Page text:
By Juan A. Lozano and
HOUSTON — A fight between two people erupted in gunfire Tuesday at a Houston-area community college, catching a maintenance man in the crossfire and leaving students and others cowering in classrooms.
No one was killed, but the volley of gunshots heard shortly after noon sparked fear of another campus massacre just more than a month after 26 people were killed at an elementary school in Newtown, Conn.
The shooting happened outside between an academic building and the library where Luis Resendiz, 22, was studying on the second floor.
An employee called police and then herded the 30 to 40 people in the library into a small room and told them to crouch down, he said.
Keisha Cohn, 27, was in a building about 50 feet away and began running as soon as she heard the shots.
“To stay where I was wasn’t an option,” said Cohn, who fled to a building that houses computers and study areas. All the students eventually were evacuated, running out of buildings as police officers led them to safety.
Authorities offered no details about what led to the fight. One of the people involved had a student ID, and both people were wounded and hospitalized, Harris County Sheriff’s Maj. Armando Tello said. A fourth person also was taken to a hospital for a medical condition, he said.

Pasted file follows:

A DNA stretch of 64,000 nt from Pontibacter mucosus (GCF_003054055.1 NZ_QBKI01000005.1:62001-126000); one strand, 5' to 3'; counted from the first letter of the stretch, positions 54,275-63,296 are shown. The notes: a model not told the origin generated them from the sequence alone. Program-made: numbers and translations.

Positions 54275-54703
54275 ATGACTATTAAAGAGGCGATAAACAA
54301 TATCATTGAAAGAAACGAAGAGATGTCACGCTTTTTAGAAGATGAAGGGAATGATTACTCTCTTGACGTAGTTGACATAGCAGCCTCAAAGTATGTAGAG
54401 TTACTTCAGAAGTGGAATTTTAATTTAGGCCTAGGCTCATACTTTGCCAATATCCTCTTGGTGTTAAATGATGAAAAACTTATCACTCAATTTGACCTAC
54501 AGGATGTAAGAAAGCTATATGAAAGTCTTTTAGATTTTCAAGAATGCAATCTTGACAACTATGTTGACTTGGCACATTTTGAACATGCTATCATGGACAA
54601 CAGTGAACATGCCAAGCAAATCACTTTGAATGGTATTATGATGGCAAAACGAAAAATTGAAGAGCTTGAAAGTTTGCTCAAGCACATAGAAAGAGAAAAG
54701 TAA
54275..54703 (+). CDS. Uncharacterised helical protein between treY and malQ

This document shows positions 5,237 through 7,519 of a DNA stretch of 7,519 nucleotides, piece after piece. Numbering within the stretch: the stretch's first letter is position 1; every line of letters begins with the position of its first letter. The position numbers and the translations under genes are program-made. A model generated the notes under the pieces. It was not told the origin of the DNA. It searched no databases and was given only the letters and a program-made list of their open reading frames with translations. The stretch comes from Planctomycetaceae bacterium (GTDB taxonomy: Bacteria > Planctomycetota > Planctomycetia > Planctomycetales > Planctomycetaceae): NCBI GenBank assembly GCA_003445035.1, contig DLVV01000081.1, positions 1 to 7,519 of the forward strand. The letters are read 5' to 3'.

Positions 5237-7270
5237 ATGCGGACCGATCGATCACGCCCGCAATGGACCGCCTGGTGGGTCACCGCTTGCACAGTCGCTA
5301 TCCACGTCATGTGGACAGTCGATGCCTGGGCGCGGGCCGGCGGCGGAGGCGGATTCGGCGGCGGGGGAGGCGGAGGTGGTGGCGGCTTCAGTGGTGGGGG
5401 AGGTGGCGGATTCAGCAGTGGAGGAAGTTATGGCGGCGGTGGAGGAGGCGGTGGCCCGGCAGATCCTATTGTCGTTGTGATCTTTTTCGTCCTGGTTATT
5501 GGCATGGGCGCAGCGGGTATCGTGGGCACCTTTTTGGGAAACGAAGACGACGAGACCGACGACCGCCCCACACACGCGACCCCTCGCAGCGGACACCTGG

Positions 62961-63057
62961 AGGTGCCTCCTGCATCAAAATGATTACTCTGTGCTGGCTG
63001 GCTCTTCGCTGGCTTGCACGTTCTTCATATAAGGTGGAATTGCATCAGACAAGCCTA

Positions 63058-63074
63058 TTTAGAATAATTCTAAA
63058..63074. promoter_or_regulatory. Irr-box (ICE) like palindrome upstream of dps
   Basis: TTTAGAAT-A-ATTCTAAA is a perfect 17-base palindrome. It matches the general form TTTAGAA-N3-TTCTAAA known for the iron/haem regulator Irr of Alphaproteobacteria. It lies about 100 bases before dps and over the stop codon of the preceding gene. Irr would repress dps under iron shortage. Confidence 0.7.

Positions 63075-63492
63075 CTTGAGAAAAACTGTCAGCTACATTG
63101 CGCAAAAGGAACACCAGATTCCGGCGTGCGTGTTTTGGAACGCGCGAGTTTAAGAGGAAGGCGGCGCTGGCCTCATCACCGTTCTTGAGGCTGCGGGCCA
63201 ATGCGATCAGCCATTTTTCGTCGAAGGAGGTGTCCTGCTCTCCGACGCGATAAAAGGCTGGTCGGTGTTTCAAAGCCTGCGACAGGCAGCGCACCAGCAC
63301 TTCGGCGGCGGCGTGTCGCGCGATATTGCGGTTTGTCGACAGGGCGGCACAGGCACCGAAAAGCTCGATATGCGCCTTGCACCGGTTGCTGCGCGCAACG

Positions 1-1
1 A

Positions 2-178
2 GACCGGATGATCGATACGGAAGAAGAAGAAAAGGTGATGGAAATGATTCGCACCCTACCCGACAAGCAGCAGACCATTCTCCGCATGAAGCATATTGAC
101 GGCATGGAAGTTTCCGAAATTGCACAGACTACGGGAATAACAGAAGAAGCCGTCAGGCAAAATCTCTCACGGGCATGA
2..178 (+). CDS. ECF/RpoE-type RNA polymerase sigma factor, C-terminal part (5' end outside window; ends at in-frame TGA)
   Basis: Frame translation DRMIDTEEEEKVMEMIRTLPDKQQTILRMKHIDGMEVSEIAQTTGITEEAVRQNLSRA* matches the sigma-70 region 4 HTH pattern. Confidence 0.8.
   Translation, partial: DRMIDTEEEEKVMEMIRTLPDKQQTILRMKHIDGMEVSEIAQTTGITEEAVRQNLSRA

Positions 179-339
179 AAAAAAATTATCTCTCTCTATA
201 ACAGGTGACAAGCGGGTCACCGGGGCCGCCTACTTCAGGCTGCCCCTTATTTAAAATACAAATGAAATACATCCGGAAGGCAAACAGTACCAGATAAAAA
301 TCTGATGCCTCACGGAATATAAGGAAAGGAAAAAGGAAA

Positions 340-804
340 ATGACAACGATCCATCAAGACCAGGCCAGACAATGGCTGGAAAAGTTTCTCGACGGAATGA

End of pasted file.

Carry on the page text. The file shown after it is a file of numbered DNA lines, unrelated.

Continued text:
Mark Zaragosa said he had just come out of an EMT class when he saw two people who were injured and stopped to help them.
“The two people that I took care of had just minor injuries,” he told KHOU-TV. “One gentleman had a gunshot to the knee and the (other) actually had an entry wound to the lower buttocks area.”
The shooting last month at Sandy Hook Elementary School heightened security concerns at campuses across the country.
Resendiz said the Connecticut shooting was the first thing he thought of when he heard gunfire and he wondered if a similar situation was happening on his campus.
“I didn’t think something like this could happen. You don’t think about it happening to you,” he said.
Several school districts in Texas have either implemented or are considering a plan to allow faculty to carry guns on campus.
While guns are not allowed on college campuses, the Texas Legislature this year may debate a bill that would allow them.
Richard Carpenter, chancellor of the Lone Star College System, said the campus is a gun-free zone that “has been safe for 40 years.”
“We think it’s still safe,” he added. He also described the maintenance man, who was said to be in his 50s and listed in stable condition, as “in good shape.”